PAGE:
The U.S. Embassy Islamabad celebrates this year’s World Water Day, March 22, as the U.S. Agency for International Development (USAID) Gomal Zam Irrigation Project comes to a close. This $72 million project, which began in 2011, is now providing year-round irrigation for 191,000 acres in Tank and Dera Ismail Khan Districts of Khyber Pakhtunkhwa (KP) province. Through its network of 265 kilometers of irrigation canals, which were built in collaboration with the Water and Power Development Authority, the project will increase business, trade, and employment opportunities for 30,000 households.
USAID is working in partnership with the Government of Khyber Pakhtunkhwa’s Department of Agriculture to support local farmers in producing market-ready, high-value crops. The project has also helped form 400 water user associations and women’s interest groups that help the local population sustainably manage the irrigation system.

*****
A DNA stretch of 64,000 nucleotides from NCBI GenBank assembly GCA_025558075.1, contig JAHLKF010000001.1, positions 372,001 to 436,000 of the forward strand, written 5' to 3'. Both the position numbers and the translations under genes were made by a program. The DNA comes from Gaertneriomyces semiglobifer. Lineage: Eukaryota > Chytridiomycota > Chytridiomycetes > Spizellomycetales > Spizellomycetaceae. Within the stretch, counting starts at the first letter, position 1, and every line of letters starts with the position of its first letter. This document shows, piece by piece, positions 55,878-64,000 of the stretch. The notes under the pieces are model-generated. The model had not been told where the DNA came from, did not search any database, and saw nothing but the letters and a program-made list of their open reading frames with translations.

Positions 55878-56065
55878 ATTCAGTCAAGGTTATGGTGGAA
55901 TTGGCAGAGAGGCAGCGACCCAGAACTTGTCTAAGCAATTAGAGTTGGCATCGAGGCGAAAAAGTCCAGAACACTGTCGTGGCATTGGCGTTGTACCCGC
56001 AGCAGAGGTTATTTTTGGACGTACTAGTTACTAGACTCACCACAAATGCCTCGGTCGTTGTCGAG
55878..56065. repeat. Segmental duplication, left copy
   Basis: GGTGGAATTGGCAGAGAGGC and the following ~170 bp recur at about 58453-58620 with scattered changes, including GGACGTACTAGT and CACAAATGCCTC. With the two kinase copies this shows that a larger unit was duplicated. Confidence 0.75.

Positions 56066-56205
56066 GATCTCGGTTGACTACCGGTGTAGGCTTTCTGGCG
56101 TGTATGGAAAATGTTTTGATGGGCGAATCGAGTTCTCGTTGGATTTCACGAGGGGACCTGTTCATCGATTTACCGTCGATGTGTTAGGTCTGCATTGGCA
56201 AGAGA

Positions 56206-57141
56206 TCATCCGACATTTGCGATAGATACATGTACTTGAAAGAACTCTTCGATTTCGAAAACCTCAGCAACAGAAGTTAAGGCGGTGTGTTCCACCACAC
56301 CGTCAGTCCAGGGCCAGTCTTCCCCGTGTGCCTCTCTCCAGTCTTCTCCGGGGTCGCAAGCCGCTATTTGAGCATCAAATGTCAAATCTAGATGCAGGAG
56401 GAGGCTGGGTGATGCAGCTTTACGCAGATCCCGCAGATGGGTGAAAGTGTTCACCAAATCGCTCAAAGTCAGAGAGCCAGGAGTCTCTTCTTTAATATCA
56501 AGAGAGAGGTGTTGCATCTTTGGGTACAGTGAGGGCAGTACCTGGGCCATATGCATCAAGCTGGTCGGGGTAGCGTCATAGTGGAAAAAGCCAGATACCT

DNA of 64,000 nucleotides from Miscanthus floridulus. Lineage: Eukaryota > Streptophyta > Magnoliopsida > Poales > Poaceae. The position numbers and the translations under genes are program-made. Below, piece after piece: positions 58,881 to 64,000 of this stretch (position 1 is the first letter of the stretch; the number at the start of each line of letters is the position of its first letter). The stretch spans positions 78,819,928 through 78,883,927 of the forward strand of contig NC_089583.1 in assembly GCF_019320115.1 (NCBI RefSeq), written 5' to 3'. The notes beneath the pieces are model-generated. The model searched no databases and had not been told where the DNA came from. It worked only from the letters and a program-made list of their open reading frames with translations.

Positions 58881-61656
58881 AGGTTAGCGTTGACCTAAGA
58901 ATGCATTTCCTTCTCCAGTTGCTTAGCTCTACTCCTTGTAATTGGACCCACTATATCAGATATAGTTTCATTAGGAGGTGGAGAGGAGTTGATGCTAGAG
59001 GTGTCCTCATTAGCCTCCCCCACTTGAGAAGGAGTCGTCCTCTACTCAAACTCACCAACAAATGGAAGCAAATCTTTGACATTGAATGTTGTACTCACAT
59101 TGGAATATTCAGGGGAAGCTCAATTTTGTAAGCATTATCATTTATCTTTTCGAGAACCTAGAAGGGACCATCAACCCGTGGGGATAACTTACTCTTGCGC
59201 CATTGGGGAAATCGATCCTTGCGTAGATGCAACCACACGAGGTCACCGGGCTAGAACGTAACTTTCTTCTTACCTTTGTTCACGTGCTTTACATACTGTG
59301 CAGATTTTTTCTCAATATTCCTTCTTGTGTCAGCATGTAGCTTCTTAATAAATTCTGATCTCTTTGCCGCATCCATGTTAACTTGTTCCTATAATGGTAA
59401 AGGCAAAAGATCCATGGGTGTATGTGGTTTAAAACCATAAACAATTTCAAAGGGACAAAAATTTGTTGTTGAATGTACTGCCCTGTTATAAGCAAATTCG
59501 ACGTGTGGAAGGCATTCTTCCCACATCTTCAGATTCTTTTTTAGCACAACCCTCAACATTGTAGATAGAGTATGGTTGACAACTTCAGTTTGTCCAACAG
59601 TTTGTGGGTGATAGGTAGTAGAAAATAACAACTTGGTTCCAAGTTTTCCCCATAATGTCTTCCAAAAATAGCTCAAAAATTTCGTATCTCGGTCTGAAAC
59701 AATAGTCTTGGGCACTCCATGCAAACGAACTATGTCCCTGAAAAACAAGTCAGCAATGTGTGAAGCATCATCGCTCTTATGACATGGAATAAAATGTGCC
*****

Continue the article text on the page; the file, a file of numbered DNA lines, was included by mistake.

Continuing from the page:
“The Gomal Zam Irrigation Project will create jobs and increase incomes for the residents of KP,” USAID Mission Director John Groarke said. “Access to clean drinking water and irrigation water for crops is essential for the development and stability of any community.” A farmer from the Gomal Zam command area, Mairaj Din, expressed his gratitude, commenting, “We knew that our lives would never be the same when we saw this running water. We are thankful to USAID for turning around our fortunes and the future of our children.”
British engineers first conceived the Gomal Zam Dam and irrigation scheme in the second half of the 19th century, and preliminary planning to build the dam began in the 1960s. In 2009, then-U.S. Secretary of State Hillary Clinton announced U.S. government support to complete the dam to support power generation, irrigation, and flood control.
The first phase of this project, the construction of the Gomal Zam dam in South Waziristan, was completed in 2013 with funding from the United States and the Government of Pakistan. The dam now generates 17.4 megawatts of clean energy and can store up to 1.14 million acre feet of water.